Cabal Ca*bal" (k[.a]*b[a^]l"), n. [F. cabale cabal, cabala, LL. cabala cabala, fr. Heb. qabb[=a]l[=e]h reception, tradition, mysterious doctrine, fr. q[=a]bal to take or receive, in Pi["e]l qibbel to adopt (a doctrine).] 1. Tradition; occult doctrine. See {Cabala}. [Obs.] --Hakewill. [1913 Webster]

2. A secret. [Obs.] ``The measuring of the temple, a cabal found out but lately.'' --B. Jonson. [1913 Webster]

3. A number of persons united in some close design, usually to promote their private views and interests in church or state by intrigue; a secret association composed of a few designing persons; a junto. [1913 Webster]

Note: It so happend, by a whimsical coincidence, that in 1671 the cabinet consisted of five persons, the initial letters of whose names made up the word cabal; Clifford, Arlington, Buckingham, Ashley, and Lauderdale. --Macaulay. [1913 Webster]

4. The secret artifices or machinations of a few persons united in a close design; intrigue. [1913 Webster]

By cursed cabals of women. --Dryden.

Syn: Junto; intrigue; plot; combination; conspiracy.

Usage: {Cabal}, {Combination}, {Faction}. An association for some purpose considered to be bad is the idea common to these terms. A combination is an organized union of individuals for mutual support, in urging their demands or resisting the claims of others, and may be good or bad according to circumstances; as, a combiniation of workmen or of employers to effect or to prevent a change in prices. A cabal is a secret association of a few individuals who seek by cunning practices to obtain office and power. A faction is a larger body than a cabal, employed for selfish purposes in agitating the community and working up an excitement with a view to change the existing order of things. ``Selfishness, insubordination, and laxity of morals give rise to combinations, which belong particularly to the lower orders of society. Restless, jealous, ambitious, and little minds are ever forming cabals. Factions belong especially to free governments, and are raised by busy and turbulent spirits for selfish purposes''. --Crabb. [1913 Webster]

The Collaborative International Dictionary of English. 2000.

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  • cabal — adjetivo 1. Que se comporta con integridad y rectitud, según la justicia, la moral o la razón: Tu padre es un hombre cabal, de los pocos que quedan. No podemos fiarnos de las propuestas de esta empresa porque no parece que sea muy cabal. 2. Que… …   Diccionario Salamanca de la Lengua Española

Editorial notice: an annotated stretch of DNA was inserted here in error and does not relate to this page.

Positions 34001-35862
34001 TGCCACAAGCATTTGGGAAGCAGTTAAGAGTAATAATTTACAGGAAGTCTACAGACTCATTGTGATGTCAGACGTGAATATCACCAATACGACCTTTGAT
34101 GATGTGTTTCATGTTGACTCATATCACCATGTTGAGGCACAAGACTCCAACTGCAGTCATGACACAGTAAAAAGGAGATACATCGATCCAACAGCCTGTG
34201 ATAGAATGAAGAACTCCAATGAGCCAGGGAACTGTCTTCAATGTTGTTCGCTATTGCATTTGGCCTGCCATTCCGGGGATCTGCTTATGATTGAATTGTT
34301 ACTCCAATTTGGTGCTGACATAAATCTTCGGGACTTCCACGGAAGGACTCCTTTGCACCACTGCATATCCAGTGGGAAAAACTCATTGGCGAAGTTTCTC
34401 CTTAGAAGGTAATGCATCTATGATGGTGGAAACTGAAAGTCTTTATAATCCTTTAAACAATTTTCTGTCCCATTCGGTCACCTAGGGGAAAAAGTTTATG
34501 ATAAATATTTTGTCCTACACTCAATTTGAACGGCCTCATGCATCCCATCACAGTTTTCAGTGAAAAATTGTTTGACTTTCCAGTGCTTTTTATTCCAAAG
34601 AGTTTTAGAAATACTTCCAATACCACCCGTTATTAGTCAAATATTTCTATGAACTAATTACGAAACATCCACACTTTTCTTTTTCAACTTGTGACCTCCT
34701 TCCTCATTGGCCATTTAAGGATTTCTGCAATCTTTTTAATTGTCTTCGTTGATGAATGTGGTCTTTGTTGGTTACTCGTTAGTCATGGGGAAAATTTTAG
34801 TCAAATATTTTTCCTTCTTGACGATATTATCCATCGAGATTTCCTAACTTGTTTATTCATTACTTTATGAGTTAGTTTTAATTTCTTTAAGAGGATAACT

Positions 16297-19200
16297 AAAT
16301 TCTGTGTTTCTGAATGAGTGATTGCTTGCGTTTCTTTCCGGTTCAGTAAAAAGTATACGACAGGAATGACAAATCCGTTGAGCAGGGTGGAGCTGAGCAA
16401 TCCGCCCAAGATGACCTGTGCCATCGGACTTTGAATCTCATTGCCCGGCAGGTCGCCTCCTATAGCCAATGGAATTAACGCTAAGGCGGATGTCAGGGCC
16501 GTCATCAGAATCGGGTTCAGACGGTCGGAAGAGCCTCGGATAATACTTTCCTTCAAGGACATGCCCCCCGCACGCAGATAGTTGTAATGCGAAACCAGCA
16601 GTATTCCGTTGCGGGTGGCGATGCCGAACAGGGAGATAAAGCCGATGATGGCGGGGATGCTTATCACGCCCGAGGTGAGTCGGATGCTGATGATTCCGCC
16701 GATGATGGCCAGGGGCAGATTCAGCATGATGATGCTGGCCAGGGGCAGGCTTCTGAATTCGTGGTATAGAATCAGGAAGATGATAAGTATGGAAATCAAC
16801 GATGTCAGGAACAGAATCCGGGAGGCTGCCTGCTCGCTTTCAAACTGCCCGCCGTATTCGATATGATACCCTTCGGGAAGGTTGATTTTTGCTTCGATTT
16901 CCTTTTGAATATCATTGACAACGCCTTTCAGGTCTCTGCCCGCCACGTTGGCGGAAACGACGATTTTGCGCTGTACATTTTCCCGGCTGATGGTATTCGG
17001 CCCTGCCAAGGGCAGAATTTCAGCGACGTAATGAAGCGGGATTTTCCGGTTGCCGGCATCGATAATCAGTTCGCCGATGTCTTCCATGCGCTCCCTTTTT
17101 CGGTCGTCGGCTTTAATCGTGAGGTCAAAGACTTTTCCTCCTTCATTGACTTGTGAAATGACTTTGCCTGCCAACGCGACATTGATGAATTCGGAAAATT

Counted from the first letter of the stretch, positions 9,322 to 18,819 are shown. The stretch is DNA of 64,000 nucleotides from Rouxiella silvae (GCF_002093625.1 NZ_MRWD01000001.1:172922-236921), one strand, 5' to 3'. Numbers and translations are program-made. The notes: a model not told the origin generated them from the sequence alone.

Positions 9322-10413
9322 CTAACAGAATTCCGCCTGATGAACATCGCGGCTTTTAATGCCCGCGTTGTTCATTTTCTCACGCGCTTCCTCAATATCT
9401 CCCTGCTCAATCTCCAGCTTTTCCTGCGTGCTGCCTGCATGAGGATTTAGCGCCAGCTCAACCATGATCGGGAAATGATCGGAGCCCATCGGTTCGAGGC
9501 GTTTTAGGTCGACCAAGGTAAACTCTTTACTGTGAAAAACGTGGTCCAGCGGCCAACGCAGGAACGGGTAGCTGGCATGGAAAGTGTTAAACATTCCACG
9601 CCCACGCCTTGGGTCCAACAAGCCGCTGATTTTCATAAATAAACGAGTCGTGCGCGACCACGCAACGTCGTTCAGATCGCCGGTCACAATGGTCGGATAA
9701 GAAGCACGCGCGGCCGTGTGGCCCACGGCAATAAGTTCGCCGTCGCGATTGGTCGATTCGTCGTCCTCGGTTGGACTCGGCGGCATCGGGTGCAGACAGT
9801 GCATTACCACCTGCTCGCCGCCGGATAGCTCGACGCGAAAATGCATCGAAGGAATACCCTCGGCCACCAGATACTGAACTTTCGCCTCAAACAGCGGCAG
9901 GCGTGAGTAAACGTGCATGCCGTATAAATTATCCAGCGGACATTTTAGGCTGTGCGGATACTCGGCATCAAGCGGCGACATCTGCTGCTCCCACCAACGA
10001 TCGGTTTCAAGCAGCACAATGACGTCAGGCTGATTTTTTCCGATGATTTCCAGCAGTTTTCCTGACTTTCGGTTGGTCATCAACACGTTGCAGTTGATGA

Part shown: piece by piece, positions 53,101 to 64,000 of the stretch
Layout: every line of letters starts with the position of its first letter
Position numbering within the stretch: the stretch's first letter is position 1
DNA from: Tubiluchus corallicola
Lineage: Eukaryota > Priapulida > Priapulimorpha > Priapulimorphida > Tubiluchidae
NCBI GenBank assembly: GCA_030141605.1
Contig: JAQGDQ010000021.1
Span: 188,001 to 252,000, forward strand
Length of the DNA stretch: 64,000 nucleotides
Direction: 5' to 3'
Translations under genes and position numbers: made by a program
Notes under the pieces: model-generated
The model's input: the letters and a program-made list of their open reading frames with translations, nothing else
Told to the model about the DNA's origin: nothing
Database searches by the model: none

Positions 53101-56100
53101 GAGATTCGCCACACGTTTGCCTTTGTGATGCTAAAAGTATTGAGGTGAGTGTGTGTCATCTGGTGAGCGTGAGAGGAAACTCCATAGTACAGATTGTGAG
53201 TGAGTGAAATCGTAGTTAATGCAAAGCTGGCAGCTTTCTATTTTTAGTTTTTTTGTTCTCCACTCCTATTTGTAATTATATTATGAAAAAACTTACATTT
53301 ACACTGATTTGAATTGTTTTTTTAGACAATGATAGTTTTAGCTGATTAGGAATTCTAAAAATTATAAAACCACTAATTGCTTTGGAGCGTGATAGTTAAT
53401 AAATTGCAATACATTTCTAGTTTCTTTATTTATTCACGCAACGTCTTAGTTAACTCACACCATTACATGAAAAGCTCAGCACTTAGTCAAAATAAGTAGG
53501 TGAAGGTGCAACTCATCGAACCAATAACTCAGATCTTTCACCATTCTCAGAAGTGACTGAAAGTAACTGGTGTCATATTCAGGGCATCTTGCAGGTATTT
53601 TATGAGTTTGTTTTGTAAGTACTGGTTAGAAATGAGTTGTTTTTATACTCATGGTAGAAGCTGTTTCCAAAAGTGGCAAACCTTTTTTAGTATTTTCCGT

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  • cabal — (n.) 1520s, mystical interpretation of the Old Testament, later society, small group meeting privately (1660s), from Fr. cabal, in both senses, from M.L. cabbala (see CABBALA (Cf. cabbala)). Popularized in English 1673 as an acronym for five… …   Etymology dictionary

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  • Cabal — Ca*bal , v. i. [imp. & p. p. {Caballed} ( b[a^]ld ); p. pr. & vb. n. {Caballing}]. [Cf. F. cabaler.] To unite in a small party to promote private views and interests by intrigue; to intrigue; to plot. [1913 Webster] Caballing still against it… …   The Collaborative International Dictionary of English

  • Cabal — Cabal, bei den Engländern Name eines Ministeriums unter Karl II. von England 1669–79, das auf die Wiederherstellung der unumschränkten Monarchie hinarbeitete u. im Solde König Ludwigs XIV. von Frankreich stand, aus den Anfangsbuchstaben der… …   Herders Conversations-Lexikon

  • cabal — I noun band, camarilla, clique, coalition, collusion, combination, complicity, complot, confederacy, connivance, conspiracy, council, design, factio, faction, gang, intrigue, junta, league, machination, plot, ring, scheme, secret group, secret… …   Law dictionary

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